9. Felicity says:

    The End We Start From by Megan Hunter is 160 pages and what I used for this category. I read it in one sitting. A poetic dystopian story of a new mother trying to survive a cataclysmic flood. I liked it.

  10. Michelle K says:

    I have read a few short books this year that I have enjoyed (including your newest book and Less). Relish: My Life in the Kitchen by Lucy Knisley (graphic novel), Who Will Run the Frog Hospital by Lorrie Moore, and Convenience Store Woman by Sayaka Murata. I usually fly through the books in The Invisible Library series by Genevieve Cogman also.

  11. Deborah Hubbert says:

    84 Charing Cross Road by Helen Hanff — best short novel ever! Read it, then see the movie starring Anne Bancroft and Anthony Hopkins!

  12. This is exactly what I needed to read – I’ll definitely be knocking some of these out before the end of the year. I’m 7 books short of my goal right now and think I can do it.

    I also recently read The End We Start From by Megan Hunter which was a very captivating and short dystopian read (160 pages)

  13. Jo Yates says:

    How to Be a Good Creature: A Memoir in Thirteen Animals,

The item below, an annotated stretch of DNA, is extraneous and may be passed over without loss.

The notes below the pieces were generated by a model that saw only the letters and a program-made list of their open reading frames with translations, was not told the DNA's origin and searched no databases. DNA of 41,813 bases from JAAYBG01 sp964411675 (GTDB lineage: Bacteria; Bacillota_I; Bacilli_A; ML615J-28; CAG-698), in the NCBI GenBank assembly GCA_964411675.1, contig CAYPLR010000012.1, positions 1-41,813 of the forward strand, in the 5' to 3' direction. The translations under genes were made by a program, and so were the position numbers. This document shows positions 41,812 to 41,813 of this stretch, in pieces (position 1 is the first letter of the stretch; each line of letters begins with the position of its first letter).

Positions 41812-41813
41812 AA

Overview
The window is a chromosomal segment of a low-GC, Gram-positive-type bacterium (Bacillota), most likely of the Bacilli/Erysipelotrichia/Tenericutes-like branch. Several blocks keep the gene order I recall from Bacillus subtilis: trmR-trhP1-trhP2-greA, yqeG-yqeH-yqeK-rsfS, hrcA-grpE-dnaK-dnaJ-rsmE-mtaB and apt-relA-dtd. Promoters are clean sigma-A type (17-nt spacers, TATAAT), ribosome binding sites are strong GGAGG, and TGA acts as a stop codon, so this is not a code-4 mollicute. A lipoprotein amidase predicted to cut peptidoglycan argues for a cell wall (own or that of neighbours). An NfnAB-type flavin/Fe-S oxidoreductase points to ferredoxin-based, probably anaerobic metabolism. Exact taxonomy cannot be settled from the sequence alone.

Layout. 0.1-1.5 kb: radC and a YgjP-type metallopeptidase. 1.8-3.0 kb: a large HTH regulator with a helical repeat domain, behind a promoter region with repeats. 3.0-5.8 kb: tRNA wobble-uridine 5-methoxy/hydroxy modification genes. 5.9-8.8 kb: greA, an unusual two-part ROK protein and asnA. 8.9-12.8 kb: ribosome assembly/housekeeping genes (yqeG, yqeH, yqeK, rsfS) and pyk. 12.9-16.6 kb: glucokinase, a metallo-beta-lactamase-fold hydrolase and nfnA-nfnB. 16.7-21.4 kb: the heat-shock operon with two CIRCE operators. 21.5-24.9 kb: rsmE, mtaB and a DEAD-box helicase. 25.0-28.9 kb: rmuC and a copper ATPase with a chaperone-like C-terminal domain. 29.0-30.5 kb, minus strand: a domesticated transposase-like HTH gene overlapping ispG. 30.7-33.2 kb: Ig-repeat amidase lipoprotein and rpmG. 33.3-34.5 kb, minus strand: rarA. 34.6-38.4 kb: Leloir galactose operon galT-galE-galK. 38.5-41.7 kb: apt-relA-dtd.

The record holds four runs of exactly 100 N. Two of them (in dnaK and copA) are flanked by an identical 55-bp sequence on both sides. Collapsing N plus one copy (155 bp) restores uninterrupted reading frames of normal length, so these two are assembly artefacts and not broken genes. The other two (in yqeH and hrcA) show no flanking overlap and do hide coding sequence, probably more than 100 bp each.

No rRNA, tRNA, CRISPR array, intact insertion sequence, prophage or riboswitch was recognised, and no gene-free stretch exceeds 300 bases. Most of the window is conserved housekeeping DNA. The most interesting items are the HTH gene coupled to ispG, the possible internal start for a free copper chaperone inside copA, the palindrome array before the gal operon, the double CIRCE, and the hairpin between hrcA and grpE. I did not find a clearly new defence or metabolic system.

by Sy Montgomery, is a wonderful book with gorgeous illustrations by Rebecca Green. I read it in an evening.

  14. Catherine Ellenwood says:

    I loved Heartburn! I don’t know how I missed it when it was published. A poignant, laugh out loud story. I am working on my challenge. I need to get out the list and see how I’ve progressed. Thanks for the reading encouragement.

  15. Janelle Carlson says:

    Thanks so much for this terrific list of short books today, Anne. I know, I know, it’s quality not quantity — but I’m so very close to my goal!?

  16. Yes! A great list 🙂 I would also add The Alchemist (I burned through it in about an hour or so), The Adventures of Sherlock Holmes (a really readable short-story collection, plus it crosses a classic off the list if you’re looking to do that), and The Thirty-Nine Steps. Good luck, everyone!!

  17. Pam says:

    I haven’t read any of these yet, so please do not consider this a recommendation! However, here are a few books from my overflowing TBR list, all under 200 pages.
    Shakespeare’s Dog by Leon Rooke – yes, told from the dog’s point of view (humour)
    Elevation by Stephen King
    All books in the Binti trilogy by Nnedi Okorafor
    The Curse of the Blue Figurine by John Bellairs (children’s mystery)
    Queenpin by Megan Abbott
    Nutshell by Ian McEwan
    These were easy to find using the Book Buddy app, recommended by a guest in a recent WSIRN podcast. I’ve been slowly entering my unread books, as time permitted. My number is 593 and counting… Egads.

  18. Ann Perrigo says: